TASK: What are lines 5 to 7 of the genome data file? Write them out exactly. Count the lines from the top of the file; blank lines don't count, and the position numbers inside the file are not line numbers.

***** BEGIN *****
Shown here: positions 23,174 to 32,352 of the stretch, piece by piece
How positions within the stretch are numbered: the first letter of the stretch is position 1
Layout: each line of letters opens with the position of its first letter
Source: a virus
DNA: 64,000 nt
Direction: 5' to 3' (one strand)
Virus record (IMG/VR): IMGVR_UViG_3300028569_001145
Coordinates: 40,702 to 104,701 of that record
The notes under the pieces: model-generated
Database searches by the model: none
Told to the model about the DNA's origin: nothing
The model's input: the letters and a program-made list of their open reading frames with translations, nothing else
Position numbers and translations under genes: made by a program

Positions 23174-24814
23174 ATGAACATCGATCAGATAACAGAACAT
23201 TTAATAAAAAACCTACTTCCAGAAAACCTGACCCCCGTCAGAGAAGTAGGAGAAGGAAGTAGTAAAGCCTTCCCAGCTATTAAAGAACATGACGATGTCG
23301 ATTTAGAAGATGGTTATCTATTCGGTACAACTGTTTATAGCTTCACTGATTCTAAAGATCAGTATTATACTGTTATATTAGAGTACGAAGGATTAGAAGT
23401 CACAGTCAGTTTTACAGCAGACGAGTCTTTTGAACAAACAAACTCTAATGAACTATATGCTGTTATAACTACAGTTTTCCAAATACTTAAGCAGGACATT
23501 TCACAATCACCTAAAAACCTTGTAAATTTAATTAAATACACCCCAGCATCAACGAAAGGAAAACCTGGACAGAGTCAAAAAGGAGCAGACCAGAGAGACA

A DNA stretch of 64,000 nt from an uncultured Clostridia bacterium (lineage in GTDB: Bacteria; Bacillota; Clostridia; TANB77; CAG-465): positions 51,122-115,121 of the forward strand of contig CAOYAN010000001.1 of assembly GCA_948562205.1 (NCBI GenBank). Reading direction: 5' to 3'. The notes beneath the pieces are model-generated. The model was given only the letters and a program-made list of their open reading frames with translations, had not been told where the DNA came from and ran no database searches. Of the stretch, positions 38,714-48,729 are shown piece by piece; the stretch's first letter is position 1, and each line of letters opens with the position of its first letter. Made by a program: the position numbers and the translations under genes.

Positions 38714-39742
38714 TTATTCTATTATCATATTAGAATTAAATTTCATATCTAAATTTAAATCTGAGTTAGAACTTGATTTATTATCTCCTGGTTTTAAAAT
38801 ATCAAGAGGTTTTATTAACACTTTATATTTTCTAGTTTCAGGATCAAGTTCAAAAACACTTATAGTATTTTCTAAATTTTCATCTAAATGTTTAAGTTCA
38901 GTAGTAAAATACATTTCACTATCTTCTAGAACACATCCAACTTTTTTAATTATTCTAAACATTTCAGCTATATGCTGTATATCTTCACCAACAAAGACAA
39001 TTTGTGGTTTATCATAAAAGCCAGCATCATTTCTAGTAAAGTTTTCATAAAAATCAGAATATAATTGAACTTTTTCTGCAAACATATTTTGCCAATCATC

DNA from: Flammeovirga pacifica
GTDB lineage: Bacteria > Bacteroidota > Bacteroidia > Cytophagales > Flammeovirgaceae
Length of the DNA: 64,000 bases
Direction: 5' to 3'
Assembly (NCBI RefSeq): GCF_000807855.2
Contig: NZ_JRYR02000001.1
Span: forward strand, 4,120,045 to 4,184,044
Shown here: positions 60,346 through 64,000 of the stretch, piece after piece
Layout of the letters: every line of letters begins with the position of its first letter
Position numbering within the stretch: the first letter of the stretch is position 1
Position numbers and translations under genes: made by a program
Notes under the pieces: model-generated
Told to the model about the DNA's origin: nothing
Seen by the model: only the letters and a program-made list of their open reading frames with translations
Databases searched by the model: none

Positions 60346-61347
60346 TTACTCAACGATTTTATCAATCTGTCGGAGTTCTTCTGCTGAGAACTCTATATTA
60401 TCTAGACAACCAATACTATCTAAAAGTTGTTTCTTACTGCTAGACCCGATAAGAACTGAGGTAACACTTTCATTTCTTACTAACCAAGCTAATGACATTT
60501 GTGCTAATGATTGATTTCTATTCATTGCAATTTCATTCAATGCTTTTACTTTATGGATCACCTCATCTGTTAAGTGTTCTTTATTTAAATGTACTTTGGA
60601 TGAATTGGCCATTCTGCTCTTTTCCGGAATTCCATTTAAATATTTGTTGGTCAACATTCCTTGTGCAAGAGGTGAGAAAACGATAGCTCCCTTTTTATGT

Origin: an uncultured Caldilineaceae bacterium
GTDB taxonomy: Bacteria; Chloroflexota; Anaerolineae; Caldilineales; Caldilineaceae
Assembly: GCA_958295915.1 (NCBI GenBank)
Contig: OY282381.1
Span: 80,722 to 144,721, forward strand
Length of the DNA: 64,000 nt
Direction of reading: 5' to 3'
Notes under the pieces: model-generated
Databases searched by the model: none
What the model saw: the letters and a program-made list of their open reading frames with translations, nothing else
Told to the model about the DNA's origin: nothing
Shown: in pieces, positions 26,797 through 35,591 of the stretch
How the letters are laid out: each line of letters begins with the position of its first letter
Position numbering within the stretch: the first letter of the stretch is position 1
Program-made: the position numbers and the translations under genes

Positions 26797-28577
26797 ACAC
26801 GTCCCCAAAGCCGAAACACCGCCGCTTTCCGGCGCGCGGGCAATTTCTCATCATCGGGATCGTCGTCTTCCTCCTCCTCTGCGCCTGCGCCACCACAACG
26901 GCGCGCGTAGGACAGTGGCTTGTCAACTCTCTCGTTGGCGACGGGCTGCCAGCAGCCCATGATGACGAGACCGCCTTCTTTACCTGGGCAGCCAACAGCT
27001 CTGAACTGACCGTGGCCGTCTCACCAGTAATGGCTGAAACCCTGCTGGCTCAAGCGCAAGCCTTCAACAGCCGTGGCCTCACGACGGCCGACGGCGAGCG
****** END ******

DNA: 64,000 nt
Direction: 5' to 3' (one strand)
Virus record (IMG/VR): IMGVR_UViG_3300028569_001145